All Rights Reserved
Dementia is a broad term, classifying a number of disorders that all impair cognition, thinking skills, behaviors, social skills and relationships in different ways. General signs and symptoms of dementia include trouble remembering things that just happened or happened recently, regularly misplacing everyday items like a wallet or keys, trouble planning meals or remembering to eat, forgetting to pay bills, difficulty remembering how to get to familiar places and missing scheduled appointments to name a few. If you or a loved one are experiencing any of these symptoms or similar, it is important that you notify someone and plan to see your doctor immediately. Dementia tends to progress over time, with symptoms starting as mild and gradually getting worse. Early diagnosis can maximize available treatment options and potentially open the door to inclusion in clinical trials. Considering disorders with dementia symptoms affect memory and cognition, it may be difficult for an individual to recognize these symptoms in themselves. Family members and friends play a crucial role in noticing changes and raising awareness about potential cognitive disorders.
Early detection allows doctors to determine what the cause of an individual’s cognitive deficit is. If diagnosed with dementia, a doctor can classify which type of dementia an individual has, which can help individuals and their loved ones better understand their disease as well as appropriately plan for treatment.
Included within the classification of dementia is Alzheimer’s, which is the most common form of dementia and accounts for 60-80% of all cases. It is important to note that Alzheimer’s is not a normal part of aging, though age is the greatest known risk factor for individuals who develop Alzheimer’s. Most individuals who are diagnosed are 65 years of age and above, with early-onset or younger-onset Alzheimer’s referring to individuals who are diagnosed with Alzheimer’s before the age of 65. Other risk factors include genetics, family history, and risk factors classified as “other”. These include past head injury and the overall health of one’s aging process. While many of these are non-modifiable risk factors, such as aging, genetics and family history, you can facilitate healthy aging by eating a nutritious diet, getting regular exercise, avoiding smoking and alcohol, and visiting your doctor regularly.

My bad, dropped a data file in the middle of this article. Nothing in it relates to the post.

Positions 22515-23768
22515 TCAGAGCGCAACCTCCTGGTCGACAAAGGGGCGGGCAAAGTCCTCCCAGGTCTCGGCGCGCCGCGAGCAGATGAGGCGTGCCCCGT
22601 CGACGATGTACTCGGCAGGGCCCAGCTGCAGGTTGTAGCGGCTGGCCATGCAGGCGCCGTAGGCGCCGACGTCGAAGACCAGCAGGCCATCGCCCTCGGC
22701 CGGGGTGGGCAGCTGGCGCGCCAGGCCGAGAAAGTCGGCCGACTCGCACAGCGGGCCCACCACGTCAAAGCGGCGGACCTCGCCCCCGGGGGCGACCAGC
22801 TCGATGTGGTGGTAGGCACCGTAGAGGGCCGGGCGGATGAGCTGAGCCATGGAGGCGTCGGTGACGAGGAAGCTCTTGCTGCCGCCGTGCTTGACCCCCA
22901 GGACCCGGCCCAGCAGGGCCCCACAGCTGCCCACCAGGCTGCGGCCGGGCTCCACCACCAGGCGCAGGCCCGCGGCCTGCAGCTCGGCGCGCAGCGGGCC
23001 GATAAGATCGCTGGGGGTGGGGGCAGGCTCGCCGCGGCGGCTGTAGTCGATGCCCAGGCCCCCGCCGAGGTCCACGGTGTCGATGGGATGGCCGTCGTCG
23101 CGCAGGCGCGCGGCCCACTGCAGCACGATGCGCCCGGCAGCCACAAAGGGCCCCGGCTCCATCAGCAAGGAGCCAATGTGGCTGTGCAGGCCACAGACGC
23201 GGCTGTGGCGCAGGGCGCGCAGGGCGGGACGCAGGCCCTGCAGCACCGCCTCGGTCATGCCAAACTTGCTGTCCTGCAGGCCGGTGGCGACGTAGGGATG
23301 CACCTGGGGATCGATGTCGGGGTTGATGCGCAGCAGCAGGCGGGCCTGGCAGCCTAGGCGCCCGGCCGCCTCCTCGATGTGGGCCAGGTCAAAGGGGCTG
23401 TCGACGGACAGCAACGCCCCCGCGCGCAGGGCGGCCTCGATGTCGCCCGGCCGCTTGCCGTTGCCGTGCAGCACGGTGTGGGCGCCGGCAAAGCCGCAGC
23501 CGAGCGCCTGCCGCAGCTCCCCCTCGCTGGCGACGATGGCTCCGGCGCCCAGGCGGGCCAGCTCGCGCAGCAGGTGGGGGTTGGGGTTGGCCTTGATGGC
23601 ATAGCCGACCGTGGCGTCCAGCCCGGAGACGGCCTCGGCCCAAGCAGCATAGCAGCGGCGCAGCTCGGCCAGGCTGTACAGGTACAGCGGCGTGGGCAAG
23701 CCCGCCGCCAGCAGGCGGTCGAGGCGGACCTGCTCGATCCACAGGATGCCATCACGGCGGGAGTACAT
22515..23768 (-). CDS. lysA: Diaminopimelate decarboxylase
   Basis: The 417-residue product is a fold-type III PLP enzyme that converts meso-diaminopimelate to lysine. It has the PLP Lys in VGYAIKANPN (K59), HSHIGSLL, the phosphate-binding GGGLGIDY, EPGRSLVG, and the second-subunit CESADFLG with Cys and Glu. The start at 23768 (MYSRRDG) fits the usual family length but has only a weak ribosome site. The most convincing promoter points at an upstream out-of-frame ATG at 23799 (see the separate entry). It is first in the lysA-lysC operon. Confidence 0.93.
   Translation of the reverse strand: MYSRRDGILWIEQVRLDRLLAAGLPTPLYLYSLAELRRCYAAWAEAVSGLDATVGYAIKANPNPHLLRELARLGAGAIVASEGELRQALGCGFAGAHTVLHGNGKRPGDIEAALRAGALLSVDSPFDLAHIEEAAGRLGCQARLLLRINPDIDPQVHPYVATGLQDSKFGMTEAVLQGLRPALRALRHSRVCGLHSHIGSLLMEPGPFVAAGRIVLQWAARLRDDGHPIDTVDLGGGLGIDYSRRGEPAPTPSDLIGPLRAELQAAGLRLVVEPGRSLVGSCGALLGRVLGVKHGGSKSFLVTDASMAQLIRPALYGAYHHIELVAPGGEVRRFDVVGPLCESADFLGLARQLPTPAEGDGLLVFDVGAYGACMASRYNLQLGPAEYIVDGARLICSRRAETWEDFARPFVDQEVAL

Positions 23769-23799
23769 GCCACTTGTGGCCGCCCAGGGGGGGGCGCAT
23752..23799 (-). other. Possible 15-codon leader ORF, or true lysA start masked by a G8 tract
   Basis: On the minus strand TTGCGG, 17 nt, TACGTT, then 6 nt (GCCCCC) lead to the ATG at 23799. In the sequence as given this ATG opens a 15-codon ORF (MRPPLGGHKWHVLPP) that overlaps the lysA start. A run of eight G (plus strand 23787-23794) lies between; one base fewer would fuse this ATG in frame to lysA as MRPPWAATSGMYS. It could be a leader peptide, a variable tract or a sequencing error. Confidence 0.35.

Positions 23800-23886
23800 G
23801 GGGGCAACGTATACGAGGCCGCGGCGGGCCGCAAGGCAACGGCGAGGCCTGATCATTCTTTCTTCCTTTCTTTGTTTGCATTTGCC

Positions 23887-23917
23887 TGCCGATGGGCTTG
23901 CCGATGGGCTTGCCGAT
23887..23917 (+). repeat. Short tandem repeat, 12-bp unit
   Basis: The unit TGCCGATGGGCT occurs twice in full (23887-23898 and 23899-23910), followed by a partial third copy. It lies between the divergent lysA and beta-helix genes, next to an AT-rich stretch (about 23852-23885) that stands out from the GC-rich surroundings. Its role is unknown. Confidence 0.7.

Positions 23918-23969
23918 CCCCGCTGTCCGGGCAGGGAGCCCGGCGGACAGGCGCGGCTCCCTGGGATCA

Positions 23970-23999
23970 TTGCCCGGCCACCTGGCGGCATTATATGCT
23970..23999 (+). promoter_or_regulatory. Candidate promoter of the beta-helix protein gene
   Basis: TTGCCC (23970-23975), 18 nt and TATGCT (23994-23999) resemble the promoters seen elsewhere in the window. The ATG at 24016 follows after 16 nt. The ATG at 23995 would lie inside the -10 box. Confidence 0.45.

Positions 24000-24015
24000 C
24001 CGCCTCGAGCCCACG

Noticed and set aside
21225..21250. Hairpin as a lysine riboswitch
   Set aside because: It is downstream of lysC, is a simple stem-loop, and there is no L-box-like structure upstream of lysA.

Alzheimer’s is due to physical changes in the brain. Current research has led scientists to understand that a part of the brain isn’t working properly in individuals with Alzheimer’s, which causes atrophy or shrinkage and death of brain cells. Though it has not yet been identified where the damage begins, research has shown that two types of proteins called plaques and tangles are responsible for much of the brain cell damage and death. Over time, more and more cells shrink and die, leading to irreversible changes in the brain.
The initial changes to the brain begin before any signs and symptoms become present, so it is important to be able to identify early potential symptoms of Alzheimer’s. Early signs and symptoms include forgetting recent conversations and events, misplacing items, forgetting names of common places and objects, repeating questions, poor judgment, difficulty making decisions, isolation from family or friends, and becoming increasingly resistant to change.